Some 14 months after its float, Thomson Travel Group has proved to be a poor investment. Travel Weekly editor Jeremy Skidmore gets the City view
THE 500,000 private investors who forked out £500 each for Thomson shares valued at 170p when the company was floated in May 1998 could be forgiven for feeling aggrieved.
As Travel Weekly went to press Thomson’s share price stood at 136.5p, making their investments worth just £401 each.
Leisure shares have had a rough ride over the past year, but Thomson has fared worse than its rivals. It’s not as though the company has performed badly – pre-tax profits were up 10% to £122.9m last year – so why has it fallen out with the City?
Demand for Thomson shares has fallen because the City has compared it unfavourably with other operators. “Investors look at the leisure industry and they quickly make a choice between Thomson, Airtours and First Choice,” said one analyst. “Broadly speaking they prefer the international range of Airtours’ portfolio and the potential at First Choice.”
Airtours’ team of chairman David Crossland, managing director Harry Coe and finance director Tim Byrne are the darlings of the City, regarded as northern street fighters with sharp brains and a clear strategy on global expansion. Over at First Choice, group managing director Peter Long and chairman Ian Clubb are respected for the way they have turned around an ailing company.
Meanwhile, Thomson’s front man, chief executive Paul Brett, is new to the the City and that is one of his biggest problems. Analysts who have grown up with Crossland have yet to give Brett a fair crack of the whip.
On the one hand, there is a man with a fantastic track record in the City, a deal maker who loves to hustle and who has built up relationships in important circles. On the other is a new guy who is more reserved and tells a different story. Who are the analysts going to believe?
But you don’t get to be in Brett’s position without knowing a thing or two about tour operating and he can yet win over the doubters if he keeps delivering on profits. In the long term, that’s all that matters.
In the meantime, distrust of the new boys has led to accusations of Thomson lacking the innovation of its rivals or a clear strategy in the global market.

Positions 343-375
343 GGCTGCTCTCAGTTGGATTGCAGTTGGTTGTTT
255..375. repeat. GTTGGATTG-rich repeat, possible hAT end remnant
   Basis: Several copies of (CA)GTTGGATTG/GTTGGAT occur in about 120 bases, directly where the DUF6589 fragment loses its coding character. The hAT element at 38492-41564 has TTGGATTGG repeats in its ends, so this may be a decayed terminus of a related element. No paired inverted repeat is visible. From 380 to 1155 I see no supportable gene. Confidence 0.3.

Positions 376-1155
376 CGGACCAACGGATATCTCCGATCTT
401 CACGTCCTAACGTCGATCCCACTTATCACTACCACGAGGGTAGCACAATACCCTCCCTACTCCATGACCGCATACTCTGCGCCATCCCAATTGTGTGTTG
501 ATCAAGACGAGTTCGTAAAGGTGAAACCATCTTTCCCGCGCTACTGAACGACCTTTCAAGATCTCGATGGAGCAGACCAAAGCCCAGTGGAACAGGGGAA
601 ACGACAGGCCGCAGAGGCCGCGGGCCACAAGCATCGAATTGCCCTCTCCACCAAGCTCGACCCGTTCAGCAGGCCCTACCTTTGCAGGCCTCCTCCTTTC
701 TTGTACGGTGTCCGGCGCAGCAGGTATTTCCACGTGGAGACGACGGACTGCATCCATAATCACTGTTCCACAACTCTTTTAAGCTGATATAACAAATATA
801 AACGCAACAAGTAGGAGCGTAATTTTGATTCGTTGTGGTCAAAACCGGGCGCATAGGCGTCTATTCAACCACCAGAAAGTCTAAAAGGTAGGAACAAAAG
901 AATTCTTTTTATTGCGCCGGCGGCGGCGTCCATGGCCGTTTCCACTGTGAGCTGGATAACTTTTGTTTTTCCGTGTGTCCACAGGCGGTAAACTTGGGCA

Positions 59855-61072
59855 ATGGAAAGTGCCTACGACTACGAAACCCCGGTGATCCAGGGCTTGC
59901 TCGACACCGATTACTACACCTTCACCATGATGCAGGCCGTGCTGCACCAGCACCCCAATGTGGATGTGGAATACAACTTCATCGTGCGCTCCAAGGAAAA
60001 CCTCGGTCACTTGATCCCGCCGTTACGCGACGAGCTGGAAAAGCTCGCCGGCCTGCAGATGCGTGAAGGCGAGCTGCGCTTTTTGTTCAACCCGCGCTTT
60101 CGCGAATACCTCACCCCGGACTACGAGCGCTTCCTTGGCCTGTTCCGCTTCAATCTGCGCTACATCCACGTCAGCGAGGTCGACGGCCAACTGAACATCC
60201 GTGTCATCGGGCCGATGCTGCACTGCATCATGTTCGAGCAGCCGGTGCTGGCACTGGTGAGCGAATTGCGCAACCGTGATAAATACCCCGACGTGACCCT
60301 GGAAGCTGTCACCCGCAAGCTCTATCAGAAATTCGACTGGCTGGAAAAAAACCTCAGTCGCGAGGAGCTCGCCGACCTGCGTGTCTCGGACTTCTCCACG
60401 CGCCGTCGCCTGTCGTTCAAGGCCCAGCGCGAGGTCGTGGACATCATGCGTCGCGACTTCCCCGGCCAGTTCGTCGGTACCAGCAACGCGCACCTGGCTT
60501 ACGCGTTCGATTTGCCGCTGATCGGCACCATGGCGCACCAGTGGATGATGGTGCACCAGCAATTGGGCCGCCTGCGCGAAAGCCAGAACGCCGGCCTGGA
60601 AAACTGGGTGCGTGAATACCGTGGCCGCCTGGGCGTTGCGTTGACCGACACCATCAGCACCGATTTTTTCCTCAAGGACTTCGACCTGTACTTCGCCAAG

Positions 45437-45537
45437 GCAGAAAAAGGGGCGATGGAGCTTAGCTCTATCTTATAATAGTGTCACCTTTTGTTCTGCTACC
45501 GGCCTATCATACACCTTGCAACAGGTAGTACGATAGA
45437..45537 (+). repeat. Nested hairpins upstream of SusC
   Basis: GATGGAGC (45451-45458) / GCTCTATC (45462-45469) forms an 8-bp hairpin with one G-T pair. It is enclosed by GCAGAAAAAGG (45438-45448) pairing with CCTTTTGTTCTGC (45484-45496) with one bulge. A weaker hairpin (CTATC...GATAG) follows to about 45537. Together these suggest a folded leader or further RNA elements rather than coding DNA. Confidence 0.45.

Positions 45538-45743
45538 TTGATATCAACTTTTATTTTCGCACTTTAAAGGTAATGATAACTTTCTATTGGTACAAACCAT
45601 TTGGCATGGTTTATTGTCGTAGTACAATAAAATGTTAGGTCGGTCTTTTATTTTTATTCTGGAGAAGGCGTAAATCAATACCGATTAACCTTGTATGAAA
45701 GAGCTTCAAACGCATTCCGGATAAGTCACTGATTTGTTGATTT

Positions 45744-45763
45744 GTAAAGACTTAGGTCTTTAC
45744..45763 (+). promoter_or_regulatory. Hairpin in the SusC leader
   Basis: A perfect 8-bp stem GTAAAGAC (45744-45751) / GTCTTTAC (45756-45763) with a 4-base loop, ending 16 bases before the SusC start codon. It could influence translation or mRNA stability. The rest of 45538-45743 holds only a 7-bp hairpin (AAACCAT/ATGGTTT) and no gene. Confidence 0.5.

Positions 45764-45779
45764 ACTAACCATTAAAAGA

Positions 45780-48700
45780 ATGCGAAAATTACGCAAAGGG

In the City, perception can be more important than fact. And to analysts, the current perception is clear: Airtours and First Choice know where they are going, Thomson doesn’t.
Thomson’s controversial Preferred Agent Scheme and superior attitude have also made the company unpopular in the trade and those vibes have hit the City.
“You have to remember that analysts and fund managers talk to people in the trade,” said one source. “And everyone you meet talks down Thomson because they don’t like the arrogant attitude that they have had over the past few years. People in the trade talk up Crossland and Airtours. When you’ve got a choice between buying or recommending one company over another, it is bound to have an impact.”
Brett did not help himself with his annual general meeting statement of April 29, when he pledged to increase volume in response to Airtours’ hostile bid for First Choice. The City saw this as a prelude to a price war and a profit slump.
“Thomson had promised common sense at its float and then changed its mind. The City will take a long time to trust them again,” said one analyst.
Meanwhile, Airtours’ attempts to takeover First Choice and the rapid growth of Thomas Cook under owner Preussag have led to talk of Thomson being shunted into the number-three spot, casting a further shadow over its share price.
Like any chief executive, Brett has had to stomach much of the criticism for the problems. Some have even called for his head but most have urged changes, including recruiting onto its board people who know the business and how to sell on the high street.
“Airtours has British Midland chairman Sir Michael Bishop and KwikFit founder Tom Farmer,” said one source. “Thomson needs people of that calibre.”
The City believes Thomson needs to focus on profits in the UK and expansion globally and win friends.
“They’ve got to be a bit humble and start making people love Thomson again,” said a source.
“It’s a strong brand and the holidays are liked by customers, but it is not well-liked in the important circles.”
Analysts’ tips for Thomson
Make board changes and introduce fresh blood.
Talk about profits in the UK, not market share.
Communicate a clear global strategy.
Eat some humble pie and make friends.
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